There is a stack of papers on my desk in need of filing (review, signatures, etc). Today, as I prepared to tackle the mundane job of sorting through all the paper, I wondered what became of the paperless office that new technology was supposed to enable.
I’m practical. I don’t think we are going to ever do away with paper entirely. But as I looked at the stack, I thought there had to be a better way to deal with all this information. I decided to go through the paper and see how much of it could actually be handled better in a “paperless” way. What follows is a list of my notes on how I can make my life more paperless:
- Blockbuster Online DVD – While this isn’t necessarily just
paper, it comes in with my mail. I could go with a service like
www.movielink.com, but they don’t support OS X. I understand Apple
might start a service where you can buy movies through iTunes in the
near future. This still would benefit me because I want to rent movies,
not buy them. So right now, there isn’t really any good way to make
this “paperless”. (Yes there is Bit torrent, but I’m looking for legal
- Charitable Giving Receipt – Once again there isn’t
anything currently to make this paperless. It would be nice if there
was a standard for “electronic receipts” that could be used for stuff
like this. I suppose organizations could start emailing PDF’s, but
most charities send their receipts as a way to get your attention in
hopes that you will remember them next month. I don’t think this is
something that can be changed in the near future.
- Payment Check From Google – This is something I can
change. Google offers direct deposit, but I haven’t signed up for it
yet. So, there is one piece of paper I can eliminate.
- Bank Statement – This item represents the real reason the
world hasn’t gone paperless. My bank has electronic statements, but I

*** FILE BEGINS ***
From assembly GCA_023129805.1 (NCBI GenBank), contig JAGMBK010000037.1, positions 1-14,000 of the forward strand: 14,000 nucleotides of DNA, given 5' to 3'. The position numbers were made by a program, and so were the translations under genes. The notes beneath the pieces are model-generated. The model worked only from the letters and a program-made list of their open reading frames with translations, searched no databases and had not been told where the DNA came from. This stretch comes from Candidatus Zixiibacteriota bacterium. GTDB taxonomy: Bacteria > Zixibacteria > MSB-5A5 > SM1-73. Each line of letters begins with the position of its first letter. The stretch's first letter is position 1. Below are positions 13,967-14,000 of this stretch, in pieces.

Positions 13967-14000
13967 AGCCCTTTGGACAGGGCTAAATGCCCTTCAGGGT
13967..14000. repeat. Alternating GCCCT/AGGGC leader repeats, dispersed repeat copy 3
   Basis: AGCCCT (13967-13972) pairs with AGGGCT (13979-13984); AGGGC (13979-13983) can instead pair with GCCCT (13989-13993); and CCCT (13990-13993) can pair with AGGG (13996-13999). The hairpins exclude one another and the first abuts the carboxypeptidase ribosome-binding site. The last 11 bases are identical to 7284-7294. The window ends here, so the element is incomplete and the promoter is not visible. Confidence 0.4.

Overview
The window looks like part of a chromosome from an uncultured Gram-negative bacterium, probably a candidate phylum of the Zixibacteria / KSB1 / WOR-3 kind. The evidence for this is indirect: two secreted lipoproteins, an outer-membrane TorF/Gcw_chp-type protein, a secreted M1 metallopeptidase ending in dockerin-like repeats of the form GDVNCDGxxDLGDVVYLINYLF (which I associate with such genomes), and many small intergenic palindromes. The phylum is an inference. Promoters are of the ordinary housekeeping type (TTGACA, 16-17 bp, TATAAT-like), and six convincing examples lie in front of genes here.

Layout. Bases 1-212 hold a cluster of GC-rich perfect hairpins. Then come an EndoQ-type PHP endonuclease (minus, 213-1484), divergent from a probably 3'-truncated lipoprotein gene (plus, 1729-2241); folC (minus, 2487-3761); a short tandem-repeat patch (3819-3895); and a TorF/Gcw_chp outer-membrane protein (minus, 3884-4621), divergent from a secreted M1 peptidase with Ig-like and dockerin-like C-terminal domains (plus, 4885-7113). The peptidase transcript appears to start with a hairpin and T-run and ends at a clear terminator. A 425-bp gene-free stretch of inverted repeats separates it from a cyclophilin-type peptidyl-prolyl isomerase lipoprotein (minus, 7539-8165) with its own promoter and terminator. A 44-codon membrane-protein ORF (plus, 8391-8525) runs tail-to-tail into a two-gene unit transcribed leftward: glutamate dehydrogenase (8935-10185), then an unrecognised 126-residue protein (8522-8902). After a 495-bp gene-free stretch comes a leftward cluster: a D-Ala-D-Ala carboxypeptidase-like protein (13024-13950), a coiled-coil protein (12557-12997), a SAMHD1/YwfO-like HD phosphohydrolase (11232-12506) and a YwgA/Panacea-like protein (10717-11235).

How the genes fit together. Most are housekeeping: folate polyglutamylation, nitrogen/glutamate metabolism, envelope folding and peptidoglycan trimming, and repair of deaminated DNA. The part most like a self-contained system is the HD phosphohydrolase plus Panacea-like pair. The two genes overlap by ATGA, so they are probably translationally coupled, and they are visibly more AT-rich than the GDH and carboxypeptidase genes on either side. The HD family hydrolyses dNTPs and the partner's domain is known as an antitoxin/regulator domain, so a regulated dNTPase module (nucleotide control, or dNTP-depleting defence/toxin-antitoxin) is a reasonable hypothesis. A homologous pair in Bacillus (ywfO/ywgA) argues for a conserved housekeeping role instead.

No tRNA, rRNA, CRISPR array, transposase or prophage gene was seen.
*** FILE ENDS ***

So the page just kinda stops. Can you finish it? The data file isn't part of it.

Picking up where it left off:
haven’t signed up for them because I prefer having a physical copy to
file. However, an impending move out of the country may cause me to
- Comcast Bill – My Comcast charges are paid automatically
with my credit card. In the “Payment Due” section of the bill, it just
says AUTOPAY. Unlike my bank statement, I’d be fine not receiving
this. The difference is that if Comcast ever called to say I hadn’t
paid, I would rely on my credit card bill as proof. My credit card
company acts as a third party that I could refer to in a dispute. With
my bank, I don’t have a third party that knows the details of all my
transactions with them. Maybe banks could get more people to use
paperless statements if they used a third party “statement” company.
- Other Mail – Most of my other mail could be handled by a company like www.paperlesspobox.com
where you have all your mail sent to their address and they scan it in
for you. Before I’d ever use a service like this, it would need to
offer full text indexing and the ability to archive items indefinitely.
Our society is a long way from really being paperless, but there are
definitely some things I can do to have less paper on my desk. Some of
it just comes down to the fact that I’m not completely comfortable
going with paper copies of things like bank statements.
However, on the positive side of things, I’ve drastically reduced the
amount of paper that I personally generate. With Blockbuster Online as
the sole exception, I do not regularly mail out anything. My checks
are all sent electronically and most of them are scheduled
automatically. My correspondence is done through email. So, maybe the
paperless office is starting to arrive in a very gradual sort of way.